The US' never-ending days of reckoning

The US is facing yet another 'day of reckoning', but Trump will survive any so-called 'test' to his presidency.

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    US President Donald Trump speaking with Russian Foreign Minister Sergey Lavrov during their meeting in the White House [EPA]
    US President Donald Trump speaking with Russian Foreign Minister Sergey Lavrov during their meeting in the White House [EPA]

    Today, the United States is facing, yet again, a historic day of reckoning.

    This latest was triggered by news that during a tete-a-tete with former FBI director, James Comey, President Donald Trump may have encouraged - to put it charitably - America's top cop to halt an investigation into his dearly departed national security adviser General Michael Flynn's cob-web connections to Russia.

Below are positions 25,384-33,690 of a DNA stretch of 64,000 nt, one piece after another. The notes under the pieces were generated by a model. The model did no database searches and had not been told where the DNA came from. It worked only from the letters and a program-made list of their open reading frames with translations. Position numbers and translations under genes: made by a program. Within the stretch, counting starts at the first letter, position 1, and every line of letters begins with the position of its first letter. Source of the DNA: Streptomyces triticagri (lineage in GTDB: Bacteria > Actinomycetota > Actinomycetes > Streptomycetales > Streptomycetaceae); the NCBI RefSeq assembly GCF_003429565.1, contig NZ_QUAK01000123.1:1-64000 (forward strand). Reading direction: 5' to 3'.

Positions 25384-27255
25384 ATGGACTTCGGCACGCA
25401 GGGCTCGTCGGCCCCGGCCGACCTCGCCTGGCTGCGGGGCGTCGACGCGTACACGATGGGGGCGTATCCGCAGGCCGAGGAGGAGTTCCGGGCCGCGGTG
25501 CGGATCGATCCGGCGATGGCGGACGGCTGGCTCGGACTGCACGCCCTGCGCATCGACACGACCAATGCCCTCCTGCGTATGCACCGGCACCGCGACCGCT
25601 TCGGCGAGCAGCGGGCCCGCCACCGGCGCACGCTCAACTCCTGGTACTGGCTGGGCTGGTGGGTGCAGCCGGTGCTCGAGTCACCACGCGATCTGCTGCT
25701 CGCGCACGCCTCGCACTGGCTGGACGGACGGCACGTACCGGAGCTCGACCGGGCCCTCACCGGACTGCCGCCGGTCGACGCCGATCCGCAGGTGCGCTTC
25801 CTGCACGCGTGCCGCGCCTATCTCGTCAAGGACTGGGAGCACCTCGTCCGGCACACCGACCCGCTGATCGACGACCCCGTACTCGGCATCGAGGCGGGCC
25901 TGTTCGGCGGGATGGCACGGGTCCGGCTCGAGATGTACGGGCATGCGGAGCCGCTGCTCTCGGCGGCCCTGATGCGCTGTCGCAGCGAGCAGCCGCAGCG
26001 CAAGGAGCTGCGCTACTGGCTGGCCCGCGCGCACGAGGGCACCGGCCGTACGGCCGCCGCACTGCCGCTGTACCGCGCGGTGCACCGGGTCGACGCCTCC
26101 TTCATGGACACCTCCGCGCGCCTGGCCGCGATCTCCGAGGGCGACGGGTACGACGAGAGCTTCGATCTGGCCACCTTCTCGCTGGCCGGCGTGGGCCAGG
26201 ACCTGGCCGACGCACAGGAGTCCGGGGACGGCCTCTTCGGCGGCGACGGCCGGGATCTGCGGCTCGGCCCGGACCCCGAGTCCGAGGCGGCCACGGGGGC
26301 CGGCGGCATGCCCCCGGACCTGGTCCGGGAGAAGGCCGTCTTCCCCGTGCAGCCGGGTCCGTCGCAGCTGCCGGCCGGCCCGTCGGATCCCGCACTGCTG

Not surprisingly, word of Trump's possible obstruction of justice unleashed another round of apron-over-the-head-like consternation that the US was confronting a defining national moment: will its democratic institutions prevail over a president that, by his word and conduct, has made a mockery of those same democratic institutions?    

    It's an all-too-familiar rhetorical question since, if memory serves, America faced the same historic day of reckoning yesterday and the day before that and the week before that and the month before that and the year before that and the year before that.  

    Fact is, America has faced one historic day of reckoning after another since Trump first became a candidate for president in early June 2015. By my admittedly unscientific count, we've reached Trump "test" 106.

    You could call it America's historic "Groundhog Day" of reckoning.

    Of course, despite every egregious insult, demeaning remark, sinister and overt act of racism, xenophobia, misogyny and stupefying expression of ignorance on Twitter and elsewhere, Trump has not only passed each of these so-called "tests", but he's been emboldened and promoted along the long, odious way by Fox News and more than 63 million Americans whose support for him remains largely steadfast.